Award winning New Yorker Cartoonist Ed Fisher has published five books of cartoons including Ed Fisher's Doomsday Book (1961) and Maestro, Please (1992). Fisher's original pen and ink drawings for cartoons that appeared in The New Yorker, Harpers, and Esquire will be on display, as will a filmstrip created by Fisher about The Antioch Honor Code.

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Amos E. Mazzolini (sculptor, Antioch professor)

Amos E. Mazzolini
Amos E. Mazzolini was born in Barga, Italy, in 1893, but, from the age of six, spent his youth in Germany, receiving his art degree from the Düsseldorf Kunst Academie.  He was brought to Yellow Springs in the 1920's by Arthur E. Morgan, then president of Antioch College, in order to develop the Antioch Foundry as part of the college's new work-study program.  The foundry later split in two, with the commercial part becoming the Morris Bean Foundry, while Mazzolini created his art foundry. The excellence of this foundry attracted such artists as Carl Milles, and it executed major works for all over the United States.  Amos Mazzolini was also a superb sculptor, working in a traditional mode. He created fountains and other public sculpture, and  executed numerous portrait sculptures, both in the round and in relief. Mazzolini was Antioch's sculpture professor for thirty years up until the time of his death in 1957.  His kindness and generosity to students who showed serious interest in the visual arts was legendary.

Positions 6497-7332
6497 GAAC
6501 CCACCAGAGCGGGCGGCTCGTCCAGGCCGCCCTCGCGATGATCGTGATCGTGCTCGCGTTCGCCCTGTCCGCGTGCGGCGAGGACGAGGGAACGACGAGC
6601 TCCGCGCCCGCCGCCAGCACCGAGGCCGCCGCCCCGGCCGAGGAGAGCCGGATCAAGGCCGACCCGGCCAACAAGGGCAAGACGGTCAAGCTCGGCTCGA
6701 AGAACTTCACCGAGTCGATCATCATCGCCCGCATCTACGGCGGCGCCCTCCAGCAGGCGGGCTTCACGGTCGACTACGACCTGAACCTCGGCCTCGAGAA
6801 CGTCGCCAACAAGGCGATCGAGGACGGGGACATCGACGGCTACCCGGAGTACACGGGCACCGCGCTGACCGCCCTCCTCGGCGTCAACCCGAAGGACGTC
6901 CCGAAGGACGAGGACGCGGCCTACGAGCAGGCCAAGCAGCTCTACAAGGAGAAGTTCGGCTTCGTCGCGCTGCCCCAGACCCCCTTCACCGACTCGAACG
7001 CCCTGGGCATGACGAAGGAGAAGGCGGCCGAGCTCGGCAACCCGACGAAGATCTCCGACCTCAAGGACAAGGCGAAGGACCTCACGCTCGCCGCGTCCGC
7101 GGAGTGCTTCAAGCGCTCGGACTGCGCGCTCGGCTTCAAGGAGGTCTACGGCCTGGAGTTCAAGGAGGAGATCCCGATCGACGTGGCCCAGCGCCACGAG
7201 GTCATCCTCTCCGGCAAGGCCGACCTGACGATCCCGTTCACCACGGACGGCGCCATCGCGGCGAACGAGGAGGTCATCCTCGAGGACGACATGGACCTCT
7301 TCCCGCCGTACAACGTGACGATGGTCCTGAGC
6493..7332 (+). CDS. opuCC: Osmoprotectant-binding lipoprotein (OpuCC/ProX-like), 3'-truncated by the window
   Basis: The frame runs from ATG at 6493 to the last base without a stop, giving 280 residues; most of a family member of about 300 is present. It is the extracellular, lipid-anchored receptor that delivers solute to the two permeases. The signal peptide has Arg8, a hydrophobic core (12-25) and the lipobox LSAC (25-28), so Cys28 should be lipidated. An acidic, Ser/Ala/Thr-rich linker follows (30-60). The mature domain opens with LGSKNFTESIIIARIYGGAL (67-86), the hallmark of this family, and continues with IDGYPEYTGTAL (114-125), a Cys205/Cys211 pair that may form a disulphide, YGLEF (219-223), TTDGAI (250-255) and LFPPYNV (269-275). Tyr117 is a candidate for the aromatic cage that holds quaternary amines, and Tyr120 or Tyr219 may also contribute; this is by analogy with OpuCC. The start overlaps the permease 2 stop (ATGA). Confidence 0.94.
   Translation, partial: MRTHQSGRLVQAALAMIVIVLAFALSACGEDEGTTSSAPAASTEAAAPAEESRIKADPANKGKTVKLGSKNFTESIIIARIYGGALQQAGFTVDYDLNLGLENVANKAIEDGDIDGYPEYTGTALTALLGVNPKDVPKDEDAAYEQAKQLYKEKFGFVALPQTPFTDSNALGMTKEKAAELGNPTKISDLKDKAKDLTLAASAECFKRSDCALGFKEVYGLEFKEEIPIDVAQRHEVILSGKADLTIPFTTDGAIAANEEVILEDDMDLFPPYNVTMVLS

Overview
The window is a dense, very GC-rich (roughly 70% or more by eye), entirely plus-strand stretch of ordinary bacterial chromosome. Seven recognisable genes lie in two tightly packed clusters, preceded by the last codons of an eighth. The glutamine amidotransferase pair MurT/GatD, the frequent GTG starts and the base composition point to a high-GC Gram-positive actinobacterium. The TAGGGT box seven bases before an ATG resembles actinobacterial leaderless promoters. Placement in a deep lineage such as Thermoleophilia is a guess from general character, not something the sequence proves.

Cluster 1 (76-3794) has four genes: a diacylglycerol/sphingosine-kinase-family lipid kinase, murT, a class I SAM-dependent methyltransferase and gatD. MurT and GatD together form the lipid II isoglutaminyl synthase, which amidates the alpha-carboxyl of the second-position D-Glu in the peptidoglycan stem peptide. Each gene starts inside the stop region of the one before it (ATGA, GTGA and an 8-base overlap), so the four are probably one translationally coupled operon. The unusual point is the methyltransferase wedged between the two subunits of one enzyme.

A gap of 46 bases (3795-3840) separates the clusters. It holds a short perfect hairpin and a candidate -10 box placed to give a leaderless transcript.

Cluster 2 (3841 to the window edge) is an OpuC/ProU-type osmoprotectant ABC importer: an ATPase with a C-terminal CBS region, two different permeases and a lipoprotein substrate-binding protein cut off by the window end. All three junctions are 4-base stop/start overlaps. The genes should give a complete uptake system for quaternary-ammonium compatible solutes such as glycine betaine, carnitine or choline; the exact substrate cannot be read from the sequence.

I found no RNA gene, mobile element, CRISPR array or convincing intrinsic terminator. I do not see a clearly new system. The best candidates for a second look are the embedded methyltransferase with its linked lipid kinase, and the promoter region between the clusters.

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Special thanks to: Nicholas Q Dewey, Rebecca Eschliman, The Yellow Springs News, Scott Sanders and Antiochiana

For an overview of Yellow Springs Ohio history from 1803 to 2003, see the Yellow Springs News.

For info on the YSO Bicentennial (July 4, 2003) and YSO background info, see The Yellow Springs Historical Society.

*Irwin Inman photos from the book, "Yellow Springs and Beyond" (Wild Goose Press)

Please email any corrections, updates, additions, or suggestions to Tim Eschliman at
-- Page last updated April 19 2013